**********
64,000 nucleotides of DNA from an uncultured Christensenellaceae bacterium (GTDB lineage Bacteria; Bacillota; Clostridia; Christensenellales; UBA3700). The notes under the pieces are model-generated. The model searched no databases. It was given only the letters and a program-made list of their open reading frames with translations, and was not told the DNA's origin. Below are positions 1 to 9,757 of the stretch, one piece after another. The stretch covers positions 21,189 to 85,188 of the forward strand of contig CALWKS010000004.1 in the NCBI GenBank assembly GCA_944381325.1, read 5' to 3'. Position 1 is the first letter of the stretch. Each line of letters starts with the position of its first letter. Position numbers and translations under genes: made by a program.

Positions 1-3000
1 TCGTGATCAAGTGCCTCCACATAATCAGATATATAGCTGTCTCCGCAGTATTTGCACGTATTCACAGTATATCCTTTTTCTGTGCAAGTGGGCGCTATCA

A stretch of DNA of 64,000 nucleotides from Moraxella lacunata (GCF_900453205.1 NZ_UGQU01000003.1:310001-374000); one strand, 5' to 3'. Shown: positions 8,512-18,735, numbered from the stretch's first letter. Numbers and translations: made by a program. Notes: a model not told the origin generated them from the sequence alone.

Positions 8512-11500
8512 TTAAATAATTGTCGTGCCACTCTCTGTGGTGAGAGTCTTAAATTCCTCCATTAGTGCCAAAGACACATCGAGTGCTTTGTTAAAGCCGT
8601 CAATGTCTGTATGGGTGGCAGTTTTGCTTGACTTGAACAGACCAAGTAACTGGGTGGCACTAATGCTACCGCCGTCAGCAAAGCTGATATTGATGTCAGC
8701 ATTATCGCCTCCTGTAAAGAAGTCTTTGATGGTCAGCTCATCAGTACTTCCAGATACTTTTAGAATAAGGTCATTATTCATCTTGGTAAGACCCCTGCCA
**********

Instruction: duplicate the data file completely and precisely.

64,000 nucleotides of DNA from an uncultured Christensenellaceae bacterium (GTDB lineage Bacteria; Bacillota; Clostridia; Christensenellales; UBA3700). The notes under the pieces are model-generated. The model searched no databases. It was given only the letters and a program-made list of their open reading frames with translations, and was not told the DNA's origin. Below are positions 1 to 9,757 of the stretch, one piece after another. The stretch covers positions 21,189 to 85,188 of the forward strand of contig CALWKS010000004.1 in the NCBI GenBank assembly GCA_944381325.1, read 5' to 3'. Position 1 is the first letter of the stretch. Each line of letters starts with the position of its first letter. Position numbers and translations under genes: made by a program.

Positions 1-3000
1 TCGTGATCAAGTGCCTCCACATAATCAGATATATAGCTGTCTCCGCAGTATTTGCACGTATTCACAGTATATCCTTTTTCTGTGCAAGTGGGCGCTATCA

A stretch of DNA of 64,000 nucleotides from Moraxella lacunata (GCF_900453205.1 NZ_UGQU01000003.1:310001-374000); one strand, 5' to 3'. Shown: positions 8,512-18,735, numbered from the stretch's first letter. Numbers and translations: made by a program. Notes: a model not told the origin generated them from the sequence alone.

Positions 8512-11500
8512 TTAAATAATTGTCGTGCCACTCTCTGTGGTGAGAGTCTTAAATTCCTCCATTAGTGCCAAAGACACATCGAGTGCTTTGTTAAAGCCGT
8601 CAATGTCTGTATGGGTGGCAGTTTTGCTTGACTTGAACAGACCAAGTAACTGGGTGGCACTAATGCTACCGCCGTCAGCAAAGCTGATATTGATGTCAGC
8701 ATTATCGCCTCCTGTAAAGAAGTCTTTGATGGTCAGCTCATCAGTACTTCCAGATACTTTTAGAATAAGGTCATTATTCATCTTGGTAAGACCCCTGCCA